It is one of the newer classes of oral anti-diabetic medications. By interfering with the SGLT2 enzyme in the kidneys, SGLT2 inhibitors help decreasing glucose reabsorption in the kidneys. Decreased glucose reabsorption causes an elevated glucose level in the urine (up to 120g day−1) and an increased amount of urine because of the osmotic effect of urinary glucose. Significant benefits of SGLT-2 inhibitors include their potent nephroprotective properties, decreased risk of cardiovascular events and substantial effect on hospitalizations due to heart failure [90]. Three major representatives of the SGLT2 inhibitor class are canagliflozin, dapagliflozin, and empagliflozin. Though SGLT2 inhibitors can effectively decrease the plasma glucose level, their application for elderly patients may be inconvenient and requires individual assessment due to the frequent occurrence of urinary incontinence and the increased risk of dehydration. Important side effects of these drugs are urinary and genito-urinary tract infections that should be monitored regularly. Advantages of these drugs for elderly patients include their low risk of hypoglycemia and their benefits in heart failure and atherosclerotic cardiovascular disease [91].

Insulin

The major pathophysiological underpinnings of T2DM include insulin resistance and decreased insulin secretion. Anti-diabetic drugs act on both of these abnormalities; however, the longer diabetes exists, the higher the probability of developing beta-cell failure that cannot be overcome by noninsulin antidiabetic medications. In this situation, insulin should be given alone or in combination with non-insulin anti-diabetic drugs, such as metformin, SGLT2 inhibitors, DPP4is or GLP-1 RAs.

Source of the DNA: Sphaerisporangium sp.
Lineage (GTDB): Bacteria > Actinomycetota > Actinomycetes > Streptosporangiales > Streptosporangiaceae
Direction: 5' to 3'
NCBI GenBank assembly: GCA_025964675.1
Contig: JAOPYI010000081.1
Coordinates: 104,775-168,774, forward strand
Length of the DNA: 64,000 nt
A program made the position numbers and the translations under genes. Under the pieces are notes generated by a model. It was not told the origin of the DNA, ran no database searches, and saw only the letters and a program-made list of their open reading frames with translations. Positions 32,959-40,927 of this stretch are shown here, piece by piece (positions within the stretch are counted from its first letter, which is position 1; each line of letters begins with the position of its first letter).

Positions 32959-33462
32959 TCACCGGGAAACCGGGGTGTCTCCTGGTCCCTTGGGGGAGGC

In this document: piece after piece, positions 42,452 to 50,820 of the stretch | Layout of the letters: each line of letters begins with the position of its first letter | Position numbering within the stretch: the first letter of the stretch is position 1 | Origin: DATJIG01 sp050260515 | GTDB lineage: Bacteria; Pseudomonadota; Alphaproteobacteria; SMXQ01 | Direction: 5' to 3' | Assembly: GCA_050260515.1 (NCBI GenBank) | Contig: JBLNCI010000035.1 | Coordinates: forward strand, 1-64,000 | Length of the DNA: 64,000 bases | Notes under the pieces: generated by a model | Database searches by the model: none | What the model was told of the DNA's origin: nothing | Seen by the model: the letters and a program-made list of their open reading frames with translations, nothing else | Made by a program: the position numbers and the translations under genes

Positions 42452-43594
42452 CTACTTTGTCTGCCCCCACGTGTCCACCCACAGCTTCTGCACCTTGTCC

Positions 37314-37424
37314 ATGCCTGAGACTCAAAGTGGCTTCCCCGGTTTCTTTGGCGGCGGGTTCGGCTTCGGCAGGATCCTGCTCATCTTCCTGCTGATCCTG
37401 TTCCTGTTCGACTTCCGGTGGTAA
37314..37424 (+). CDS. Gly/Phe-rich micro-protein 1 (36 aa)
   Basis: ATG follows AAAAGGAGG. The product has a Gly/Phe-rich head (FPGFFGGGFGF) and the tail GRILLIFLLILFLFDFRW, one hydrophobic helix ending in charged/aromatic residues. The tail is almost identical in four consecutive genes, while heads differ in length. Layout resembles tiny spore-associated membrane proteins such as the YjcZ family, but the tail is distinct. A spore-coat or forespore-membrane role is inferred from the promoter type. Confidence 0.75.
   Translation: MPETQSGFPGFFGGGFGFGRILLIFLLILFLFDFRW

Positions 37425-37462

In elderly patients with T2DM, the simplification of complex insulin treatment regimens can significantly improve quality of life with the use of modern basal insulins and combinations of basal insulins with GLP-1 RAs and SGLT2is.

Patterns for insulin administration should be as simple as possible, in order to decrease the risk of hypoglycemia, and improve patient adherence. Once daily basal insulin can be used as a morning injection, basal insulin can be given twice daily without meal-related insulin. When intensified insulin treatment is required (meal-related short-acting and long-acting basal insulin), analogue insulins are preferred over human insulins and the dose of basal insulins is usually increased in exchange of a decrease of meal-related insulins. For patients with a limited life expectancy or severe functional limitations, more relaxed glycemic targets can be applied.

The exact dosing of insulins could be a problem for elderly patients due to altered mental status or visual disturbances. Insulin treatment (especially short acting insulins) could also increase the risk of hypoglycemia. In patients with decreased appetite or for those forgetting to eat, meal-related insulin should be given based on the amount of carbohydrate consumed after the given meal.

For elderly patients with type 1 diabetes, insulin treatment is lifesaving, and intensified insulin regimens are recommended. The use of diabetes technology (including smart insulin pens, continuous glucose monitoring and hybrid closed loop systems) could improve glycemic control and decrease the risk of hypoglycemia in elderly T1DM and insulin-treated T2DM patients.

Absolute indications of insulin treatment

  • Type 1 diabetes mellitus

  • Newly diagnosed symptomatic disease with severe hyperglycemia